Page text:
Modi government’s economic package for J&K is only cosmetic without political stability

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Man walks past closed shops on deserted road amid curfew in Srinagar | Photo: Azaan Javaid | The imprint

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Trupee 1,350 crore business aid measures announced for Jammu and Kashmir grabbed headlines in the country. On its heels, news reports on Monday said J&K was among 21 states and union territories that had signed up to the Centre’s new borrowing plan to make up for the GST shortfall. But would these measures put an end to layoffs, business closures, bankruptcies? More importantly, would they help create jobs and promote aggregate demand for goods, services and investments in J&K?

From a macroeconomic point of view, would these measures help generate income for J&K and contain the worrying budget deficit? These measures, after all, are for the most part administrative and compensatory in nature, which are neither likely to resolve demand-side issues nor the imperatives of an enabling policy environment.

The point is, Jammu and Kashmir’s economy is in dire straits today. Since August 5, 2019, when the Narendra Modi government repealed Article 370 and deprived the region of its special status, companies have gone bankrupt like never before. According to a soon-to-be-released report, 60 to 80 percent of jobs in the organized private sector, mostly in the service and industrial sectors, have been lost. While the agricultural sector survives to this day, it has been largely reduced to a subsistence activity.

What is very worrying is the sharp drop in J & K’s tax revenues, an unsustainable budget deficit, a liability of Rs 82,332 crore and future economic prospects which do not seem promising at all.

These are mainly due to curfews, changes in land and employment policies and internet shutdowns after August 2019.


Read also : In Modi’s India, Kashmir’s economic disaster does not dent collective consciousness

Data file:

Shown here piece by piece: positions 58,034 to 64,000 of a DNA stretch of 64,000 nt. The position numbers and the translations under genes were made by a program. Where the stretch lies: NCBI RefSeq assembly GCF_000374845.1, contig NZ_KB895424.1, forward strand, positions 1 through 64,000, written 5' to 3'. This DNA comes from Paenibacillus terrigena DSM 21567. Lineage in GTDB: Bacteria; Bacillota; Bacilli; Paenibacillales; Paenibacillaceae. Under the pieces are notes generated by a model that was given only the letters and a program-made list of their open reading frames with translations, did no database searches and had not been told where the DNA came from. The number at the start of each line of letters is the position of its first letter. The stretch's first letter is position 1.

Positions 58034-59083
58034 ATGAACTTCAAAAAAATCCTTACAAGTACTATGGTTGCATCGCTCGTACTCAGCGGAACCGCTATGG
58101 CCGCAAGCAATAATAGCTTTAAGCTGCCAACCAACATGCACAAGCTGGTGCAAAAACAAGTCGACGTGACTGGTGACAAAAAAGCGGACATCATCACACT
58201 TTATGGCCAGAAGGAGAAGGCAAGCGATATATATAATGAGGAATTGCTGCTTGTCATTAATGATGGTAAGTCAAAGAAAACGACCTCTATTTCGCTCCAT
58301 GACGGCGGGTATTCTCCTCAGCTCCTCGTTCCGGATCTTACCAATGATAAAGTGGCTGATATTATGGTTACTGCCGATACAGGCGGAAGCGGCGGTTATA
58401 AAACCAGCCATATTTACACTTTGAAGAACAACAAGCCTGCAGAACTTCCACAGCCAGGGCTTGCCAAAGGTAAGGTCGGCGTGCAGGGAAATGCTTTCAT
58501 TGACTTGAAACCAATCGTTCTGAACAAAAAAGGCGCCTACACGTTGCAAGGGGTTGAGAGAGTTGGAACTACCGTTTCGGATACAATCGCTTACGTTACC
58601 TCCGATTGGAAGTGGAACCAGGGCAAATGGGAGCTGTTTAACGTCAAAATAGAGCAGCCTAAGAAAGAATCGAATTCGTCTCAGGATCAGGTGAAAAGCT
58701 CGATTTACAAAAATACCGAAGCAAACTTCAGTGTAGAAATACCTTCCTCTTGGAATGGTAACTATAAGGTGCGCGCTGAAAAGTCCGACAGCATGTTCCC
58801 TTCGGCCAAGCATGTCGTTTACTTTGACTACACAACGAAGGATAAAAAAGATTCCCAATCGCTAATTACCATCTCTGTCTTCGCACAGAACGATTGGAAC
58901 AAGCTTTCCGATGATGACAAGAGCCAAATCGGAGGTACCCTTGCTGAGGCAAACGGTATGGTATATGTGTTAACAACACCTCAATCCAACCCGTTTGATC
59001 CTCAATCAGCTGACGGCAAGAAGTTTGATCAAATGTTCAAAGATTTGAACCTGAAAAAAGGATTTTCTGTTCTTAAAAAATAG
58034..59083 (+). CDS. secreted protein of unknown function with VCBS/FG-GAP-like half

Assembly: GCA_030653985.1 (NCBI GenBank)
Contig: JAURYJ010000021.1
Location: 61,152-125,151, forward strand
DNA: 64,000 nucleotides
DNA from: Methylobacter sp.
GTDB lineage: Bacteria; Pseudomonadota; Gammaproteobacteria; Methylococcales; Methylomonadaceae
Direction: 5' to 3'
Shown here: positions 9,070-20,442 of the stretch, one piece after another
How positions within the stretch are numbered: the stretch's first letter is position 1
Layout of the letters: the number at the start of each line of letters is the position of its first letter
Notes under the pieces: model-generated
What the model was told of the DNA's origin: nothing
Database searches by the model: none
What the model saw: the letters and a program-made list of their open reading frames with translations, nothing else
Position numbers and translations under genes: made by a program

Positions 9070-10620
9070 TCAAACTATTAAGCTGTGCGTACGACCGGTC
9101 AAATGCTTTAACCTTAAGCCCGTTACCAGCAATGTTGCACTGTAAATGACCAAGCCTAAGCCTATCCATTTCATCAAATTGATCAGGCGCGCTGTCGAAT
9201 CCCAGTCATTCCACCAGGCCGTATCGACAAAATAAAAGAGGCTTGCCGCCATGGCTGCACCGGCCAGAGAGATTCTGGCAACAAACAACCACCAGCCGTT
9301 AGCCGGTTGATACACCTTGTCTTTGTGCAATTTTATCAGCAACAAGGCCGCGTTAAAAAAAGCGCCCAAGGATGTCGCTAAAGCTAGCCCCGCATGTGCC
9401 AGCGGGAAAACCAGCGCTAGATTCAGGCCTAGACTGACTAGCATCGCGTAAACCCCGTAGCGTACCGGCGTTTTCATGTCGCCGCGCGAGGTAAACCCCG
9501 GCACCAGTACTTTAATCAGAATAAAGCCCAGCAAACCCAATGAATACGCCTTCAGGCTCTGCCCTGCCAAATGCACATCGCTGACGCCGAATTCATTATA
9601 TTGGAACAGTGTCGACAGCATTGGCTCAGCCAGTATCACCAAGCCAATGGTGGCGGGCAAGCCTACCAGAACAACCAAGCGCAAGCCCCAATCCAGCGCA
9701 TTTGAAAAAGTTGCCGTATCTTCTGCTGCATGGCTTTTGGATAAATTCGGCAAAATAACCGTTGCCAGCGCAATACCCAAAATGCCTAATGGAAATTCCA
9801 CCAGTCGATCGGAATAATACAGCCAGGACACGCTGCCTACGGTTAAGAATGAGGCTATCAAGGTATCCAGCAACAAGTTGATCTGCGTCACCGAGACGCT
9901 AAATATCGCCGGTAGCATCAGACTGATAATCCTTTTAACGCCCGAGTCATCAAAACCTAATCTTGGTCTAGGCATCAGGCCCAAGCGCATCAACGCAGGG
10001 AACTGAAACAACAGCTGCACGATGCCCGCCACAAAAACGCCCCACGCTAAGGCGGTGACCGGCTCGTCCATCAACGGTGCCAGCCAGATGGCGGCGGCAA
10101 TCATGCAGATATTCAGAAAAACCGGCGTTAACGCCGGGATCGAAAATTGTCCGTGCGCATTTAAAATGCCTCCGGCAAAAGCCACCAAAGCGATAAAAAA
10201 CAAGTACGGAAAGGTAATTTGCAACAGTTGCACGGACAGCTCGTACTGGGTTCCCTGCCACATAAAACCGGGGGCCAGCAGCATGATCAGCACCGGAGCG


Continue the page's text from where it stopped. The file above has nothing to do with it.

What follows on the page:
J&K Debt Trap

The current budget situation has implications, both for how the Center manages revenue sharing with states in the post-GST era and how discretionary grants have been channeled to J&K in the past to manage its operations. budget deficits.

The State Finances: A Study of Budgets of 2019-20 by the Reserve Bank of India (RBI) indicates that J&K is today the only state / UT in the country with a budget deficit exceeding 7% of its GDP. Based on RBI data, J & K’s total outstanding liabilities stood at Rs 82,332 crore as of March 2020, or 48% of its GSDP.

J & K’s gross budget deficit (GFD) represents 6.5% of its GSDP, just behind Manipur (6.6%). This ratio for most other states is between 0.3% and 3.5%.

J&K faces a significant budget deficit this year, the actual amount of which is not yet known. In 2020-2021, J & K’s income and capital receipts were estimated at Rs 91,100 crore and Rs 10,329 crore, respectively, with an estimated budget deficit of Rs 10,200 crore.

Earlier this year, the National Institute of Finance and Public Policy (NIPFP) said in a report that if J & K’s dependence on borrowing kept the current trajectory, its budget deficit would reach 12% of its GDPD. by 2024-25.

At the GST Council meeting at the end of last month, the Department of Finance offered two choices to states when it comes to GST compensation. Now that J&K has chosen the first choice to fill its shortfall, debt liabilities are likely to improve, with hardly a credible repayment strategy in place at the moment.


Read also : Internet shutdowns and pandemic cost Kashmir Rs 40,000 cr, 5 lakh jobs, industry chief says


Little room for public spending

To provide a basic stimulus to the economy, J&K today has the classic Keynesian choices – that is, to unlock large public spending or create conditions conducive to large private investment.